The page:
How to Approach Nonprofit Grant Writing

Once upon a time in a galaxy far, far away, I embarked on the journey of nonprofit employment, fighting on the side of the light against the world’s dark forces. At this time, the universe was a very different place: a multitude of organizations existed primarily on grants. Some had a full-time Grant Writer, while others would write a generic proposal, send it blindly to hundreds of funders and see what stuck.  

Change came swiftly as bank mergers reduced pools of money coming from banks, the economic meltdown of 2007-08 diminished the amounts private foundations gave, and we saw the proliferation of nonprofit organizations competing for funds.

If my jedi nonprofit training has taught me anything, it is to not rely on grants. In 2016, they are a good supplement to other sources of funding, but they should not be relied upon year after year.  While we have written in prior posts about how important individual donors are to the long-term, sustainable health of your organization this post tackles how to utilize and maximize the money that is available from private foundations.

Step 1

Target your funders. Whether or not they fund other groups like yours indicates whether it’s worth your while to approach them. Also measure relative cost vs gain: It may not be worth it to complete a complicated application that sucks hours of staff time for $1,000 in funding.   

Step 2

Apply to the funders that are the best fit for your organization; do not waste time on long shots. You and your board should leverage connections to anyone associated with grantmakers. It is much harder to reject an organization with a personal connection.

Step 3

Make sure you fit their guidelines and read directions. It’s a shame to have weeks of work dismissed because your budget narrative exceed the page limitations. In the large pool of proposals, those that do not following directions are easy for funders to weed out.

Step 4

Once you have targeted your funder, put together a compelling and succinct proposal.

To learn how to craft your proposal, check out our post on Tips for Improving Your Grant Writing.

Once upon a time in a galaxy far, far away, I embarked on the journey of nonprofit employment, fighting on the side of the light against the world’s dark forces. At this time, the universe was a very different place: a multitude of organizations existed primarily on grants. Some had a full-time Grant Writer, while others would write a generic proposal, send it blindly to hundreds of funders and see what stuck.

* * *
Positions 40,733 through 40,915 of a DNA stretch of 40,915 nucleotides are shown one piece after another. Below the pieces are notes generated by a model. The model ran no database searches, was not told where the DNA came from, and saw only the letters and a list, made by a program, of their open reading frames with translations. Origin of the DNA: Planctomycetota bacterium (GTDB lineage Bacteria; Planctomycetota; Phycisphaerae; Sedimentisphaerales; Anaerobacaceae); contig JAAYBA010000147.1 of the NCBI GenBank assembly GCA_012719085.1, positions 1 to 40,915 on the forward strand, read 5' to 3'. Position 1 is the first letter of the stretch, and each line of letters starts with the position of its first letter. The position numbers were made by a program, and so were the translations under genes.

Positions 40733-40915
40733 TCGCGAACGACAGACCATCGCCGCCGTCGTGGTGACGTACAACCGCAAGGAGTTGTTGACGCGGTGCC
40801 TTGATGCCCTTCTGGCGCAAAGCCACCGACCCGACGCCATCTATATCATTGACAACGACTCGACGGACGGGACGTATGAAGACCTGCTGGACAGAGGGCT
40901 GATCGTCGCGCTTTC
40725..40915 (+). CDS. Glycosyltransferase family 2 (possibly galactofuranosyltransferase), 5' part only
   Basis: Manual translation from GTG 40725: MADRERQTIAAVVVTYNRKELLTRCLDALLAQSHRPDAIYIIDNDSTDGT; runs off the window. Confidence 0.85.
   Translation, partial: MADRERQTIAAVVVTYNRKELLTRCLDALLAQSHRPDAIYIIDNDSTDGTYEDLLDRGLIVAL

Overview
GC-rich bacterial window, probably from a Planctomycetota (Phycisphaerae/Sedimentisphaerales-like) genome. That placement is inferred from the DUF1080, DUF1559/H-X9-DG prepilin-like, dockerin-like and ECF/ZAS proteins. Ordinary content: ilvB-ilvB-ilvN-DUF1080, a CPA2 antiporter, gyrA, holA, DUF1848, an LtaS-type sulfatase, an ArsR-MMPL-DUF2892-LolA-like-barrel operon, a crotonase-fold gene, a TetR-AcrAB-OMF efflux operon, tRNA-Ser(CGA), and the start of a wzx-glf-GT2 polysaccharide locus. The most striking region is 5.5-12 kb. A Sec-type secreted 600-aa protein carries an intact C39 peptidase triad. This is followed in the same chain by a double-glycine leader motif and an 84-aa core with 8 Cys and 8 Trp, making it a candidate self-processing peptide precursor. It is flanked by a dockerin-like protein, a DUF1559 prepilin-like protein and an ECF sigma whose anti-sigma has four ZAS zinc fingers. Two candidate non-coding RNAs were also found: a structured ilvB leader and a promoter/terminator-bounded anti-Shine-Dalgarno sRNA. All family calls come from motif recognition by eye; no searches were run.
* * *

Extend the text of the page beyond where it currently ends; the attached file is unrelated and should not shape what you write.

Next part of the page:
Change came swiftly as bank mergers reduced pools of money coming from banks, the economic meltdown of 2007-08 diminished the amounts private foundations gave, and we saw the proliferation of nonprofit organizations competing for funds.

If my jedi nonprofit training has taught me anything, it is to not rely on grants. In 2016, they are a good supplement to other sources of funding, but they should not be relied upon year after year.  While we have written in prior posts about how important individual donors are to the long-term, sustainable health of your organization this post tackles how to utilize and maximize the money that is available from private foundations.

Step 1

Target your funders. Whether or not they fund other groups like yours indicates whether it’s worth your while to approach them. Also measure relative cost vs gain: It may not be worth it to complete a complicated application that sucks hours of staff time for $1,000 in funding.   

Step 2

Apply to the funders that are the best fit for your organization; do not waste time on long shots. You and your board should leverage connections to anyone associated with grantmakers. It is much harder to reject an organization with a personal connection.

Step 3

Make sure you fit their guidelines and read directions. It’s a shame to have weeks of work dismissed because your budget narrative exceed the page limitations. In the large pool of proposals, those that do not following directions are easy for funders to weed out.

Step 4

Once you have targeted your funder, put together a compelling and succinct proposal.

To learn how to craft your proposal, check out our post on Tips for Improving Your Grant Writing.

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